More often than not, hand stitch is involved; before, during and after painting. It can be scary to layer paint on top of something that’s taken days or weeks to stitch, but I feel the encrustation of paint on stitch helps me to convey a sense of earth, rock, stone or other natural elements. Paint on stitch also somehow integrates the thread into the work and if I want, need or choose to, I can sand the paint back to generate more texture.
The ‘wet work’ aspect of what I do is relatively quick in relation to my other key process; that of hand stitch. I have developed a love of slow process as I get older. It’s extraordinarily calming and a way of honouring time, and I now fully accept that making good work takes time. Gandhi said, “There is more to time than increasing its speed”.
I re-engaged with hand stitch in 2013, whilst on an Ayurvedic retreat in India. Hand stitch is an exploration of stillness and silence, and most definitely a kind of meditation due to the repetition involved. Draw out the thread. Snip it off. Thread the needle. Makes the stitches; needle in, needle out. Tie off the end. Snip the thread… and start again.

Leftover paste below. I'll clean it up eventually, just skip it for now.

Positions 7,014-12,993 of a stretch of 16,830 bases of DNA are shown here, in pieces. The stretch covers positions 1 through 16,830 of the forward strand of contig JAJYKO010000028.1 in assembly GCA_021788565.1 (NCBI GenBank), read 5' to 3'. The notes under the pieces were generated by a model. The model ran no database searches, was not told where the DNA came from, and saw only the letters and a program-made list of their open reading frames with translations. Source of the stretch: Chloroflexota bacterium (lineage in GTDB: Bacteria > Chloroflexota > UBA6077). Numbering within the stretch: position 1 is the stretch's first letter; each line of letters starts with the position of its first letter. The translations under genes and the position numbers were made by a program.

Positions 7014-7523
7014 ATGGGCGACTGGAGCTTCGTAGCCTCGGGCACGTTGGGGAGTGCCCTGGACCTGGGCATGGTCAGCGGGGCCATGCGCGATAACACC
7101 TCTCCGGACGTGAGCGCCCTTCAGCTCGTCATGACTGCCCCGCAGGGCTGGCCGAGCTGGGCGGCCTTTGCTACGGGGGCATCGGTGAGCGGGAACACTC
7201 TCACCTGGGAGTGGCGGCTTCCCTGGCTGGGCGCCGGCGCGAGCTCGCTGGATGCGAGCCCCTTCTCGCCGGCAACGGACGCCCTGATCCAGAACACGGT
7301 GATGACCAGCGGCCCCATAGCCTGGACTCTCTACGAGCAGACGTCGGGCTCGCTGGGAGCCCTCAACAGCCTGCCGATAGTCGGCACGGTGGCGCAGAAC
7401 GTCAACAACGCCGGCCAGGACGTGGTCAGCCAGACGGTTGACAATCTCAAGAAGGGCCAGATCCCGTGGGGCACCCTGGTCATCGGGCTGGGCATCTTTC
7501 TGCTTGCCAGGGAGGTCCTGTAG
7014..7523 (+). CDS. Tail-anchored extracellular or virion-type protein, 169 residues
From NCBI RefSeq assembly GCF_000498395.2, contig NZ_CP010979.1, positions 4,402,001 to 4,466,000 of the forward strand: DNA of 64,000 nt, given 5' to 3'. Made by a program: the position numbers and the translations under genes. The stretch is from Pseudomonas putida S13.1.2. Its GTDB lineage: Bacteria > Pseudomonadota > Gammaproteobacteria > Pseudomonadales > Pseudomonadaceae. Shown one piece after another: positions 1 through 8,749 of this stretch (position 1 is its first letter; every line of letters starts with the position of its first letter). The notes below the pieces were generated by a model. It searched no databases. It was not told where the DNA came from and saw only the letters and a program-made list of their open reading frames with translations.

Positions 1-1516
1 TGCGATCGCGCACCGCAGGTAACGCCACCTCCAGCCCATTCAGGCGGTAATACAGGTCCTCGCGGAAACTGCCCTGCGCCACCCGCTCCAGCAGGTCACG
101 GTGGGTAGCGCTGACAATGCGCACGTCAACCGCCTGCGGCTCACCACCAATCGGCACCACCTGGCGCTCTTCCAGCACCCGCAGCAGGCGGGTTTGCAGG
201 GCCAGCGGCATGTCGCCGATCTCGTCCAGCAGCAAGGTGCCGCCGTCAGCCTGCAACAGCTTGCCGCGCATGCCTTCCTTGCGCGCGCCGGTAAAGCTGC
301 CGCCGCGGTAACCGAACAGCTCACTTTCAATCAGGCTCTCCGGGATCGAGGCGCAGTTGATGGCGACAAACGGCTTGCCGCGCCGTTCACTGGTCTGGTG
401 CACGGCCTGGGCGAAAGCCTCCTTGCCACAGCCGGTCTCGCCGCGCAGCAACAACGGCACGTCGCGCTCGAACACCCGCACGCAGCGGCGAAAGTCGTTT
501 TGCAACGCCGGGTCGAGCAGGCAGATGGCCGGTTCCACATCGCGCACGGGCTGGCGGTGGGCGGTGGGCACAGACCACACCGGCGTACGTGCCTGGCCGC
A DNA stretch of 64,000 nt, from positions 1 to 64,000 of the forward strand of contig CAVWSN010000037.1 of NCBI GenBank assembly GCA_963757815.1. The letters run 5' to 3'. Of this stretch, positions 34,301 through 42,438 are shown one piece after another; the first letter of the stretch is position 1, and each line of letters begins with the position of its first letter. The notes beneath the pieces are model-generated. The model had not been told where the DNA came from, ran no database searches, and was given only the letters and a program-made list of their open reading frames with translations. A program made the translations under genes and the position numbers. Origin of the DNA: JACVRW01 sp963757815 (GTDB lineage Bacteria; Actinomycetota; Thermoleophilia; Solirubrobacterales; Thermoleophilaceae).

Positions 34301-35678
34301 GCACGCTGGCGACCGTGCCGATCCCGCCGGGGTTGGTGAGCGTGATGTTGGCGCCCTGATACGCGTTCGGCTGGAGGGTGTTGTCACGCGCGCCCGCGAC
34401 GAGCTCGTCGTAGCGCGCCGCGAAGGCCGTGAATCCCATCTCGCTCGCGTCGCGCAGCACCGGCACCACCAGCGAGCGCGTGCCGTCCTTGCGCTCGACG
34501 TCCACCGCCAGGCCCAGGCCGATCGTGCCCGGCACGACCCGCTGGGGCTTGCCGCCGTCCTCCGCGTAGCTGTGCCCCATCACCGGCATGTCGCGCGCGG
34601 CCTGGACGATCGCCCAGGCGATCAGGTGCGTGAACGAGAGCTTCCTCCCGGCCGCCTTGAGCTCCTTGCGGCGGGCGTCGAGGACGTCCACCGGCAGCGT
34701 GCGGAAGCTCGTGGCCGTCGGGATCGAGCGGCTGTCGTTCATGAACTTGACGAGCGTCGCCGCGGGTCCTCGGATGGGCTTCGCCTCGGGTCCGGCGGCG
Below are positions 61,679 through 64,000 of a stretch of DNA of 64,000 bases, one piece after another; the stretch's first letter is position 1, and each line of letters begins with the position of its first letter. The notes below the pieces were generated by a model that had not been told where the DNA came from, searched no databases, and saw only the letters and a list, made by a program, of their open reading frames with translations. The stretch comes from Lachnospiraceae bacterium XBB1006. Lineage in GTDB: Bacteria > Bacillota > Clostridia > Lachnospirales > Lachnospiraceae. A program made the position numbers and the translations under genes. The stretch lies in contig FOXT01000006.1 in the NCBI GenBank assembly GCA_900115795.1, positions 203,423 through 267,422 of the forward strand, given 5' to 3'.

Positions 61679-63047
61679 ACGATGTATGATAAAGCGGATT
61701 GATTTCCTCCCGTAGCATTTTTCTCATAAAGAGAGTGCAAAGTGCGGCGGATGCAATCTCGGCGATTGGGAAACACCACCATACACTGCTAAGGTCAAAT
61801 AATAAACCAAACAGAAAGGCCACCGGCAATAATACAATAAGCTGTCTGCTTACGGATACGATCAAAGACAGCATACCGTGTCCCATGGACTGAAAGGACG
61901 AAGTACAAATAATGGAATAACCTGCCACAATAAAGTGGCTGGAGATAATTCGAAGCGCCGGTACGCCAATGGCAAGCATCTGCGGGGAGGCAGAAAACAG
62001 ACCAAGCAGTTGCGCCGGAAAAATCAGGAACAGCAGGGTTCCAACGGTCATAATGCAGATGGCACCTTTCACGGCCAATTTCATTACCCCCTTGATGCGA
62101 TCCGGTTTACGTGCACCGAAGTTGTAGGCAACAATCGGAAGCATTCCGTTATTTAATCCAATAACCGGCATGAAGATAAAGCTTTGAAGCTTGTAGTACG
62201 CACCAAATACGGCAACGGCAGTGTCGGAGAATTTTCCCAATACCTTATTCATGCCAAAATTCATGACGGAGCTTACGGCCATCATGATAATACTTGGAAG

As a result, I have an on-going body of work that is not connected to the landscape. Called ‘In the Fullness of Time’, it is simply about stitch and time. My preference is to use old cloth – either hemp or linen – as it’s full of time in itself. I’m not an embroiderer, I’m a stitcher.
What currently inspires you?
Remote landscape and the visual translation of what I experience, think or feel in that landscape. My aim is one of representational abstraction. Hand stitch is my other inspiration in the sense that the resulting works communicate the meditation of the act. Stitch generates a visual ‘mark’ of time. It is literal texture and can be felt.
Practise for your practice
Tell us about a piece of your work that holds particularly fond memories and why?
Two pieces of work hold fond memories for me; the first being ’28 Days’, being the piece I stitched in India. Two layers of grey linen, smothered with stitches worked in neutral hemp thread. It took me about 28 days to complete and was part of a healing process.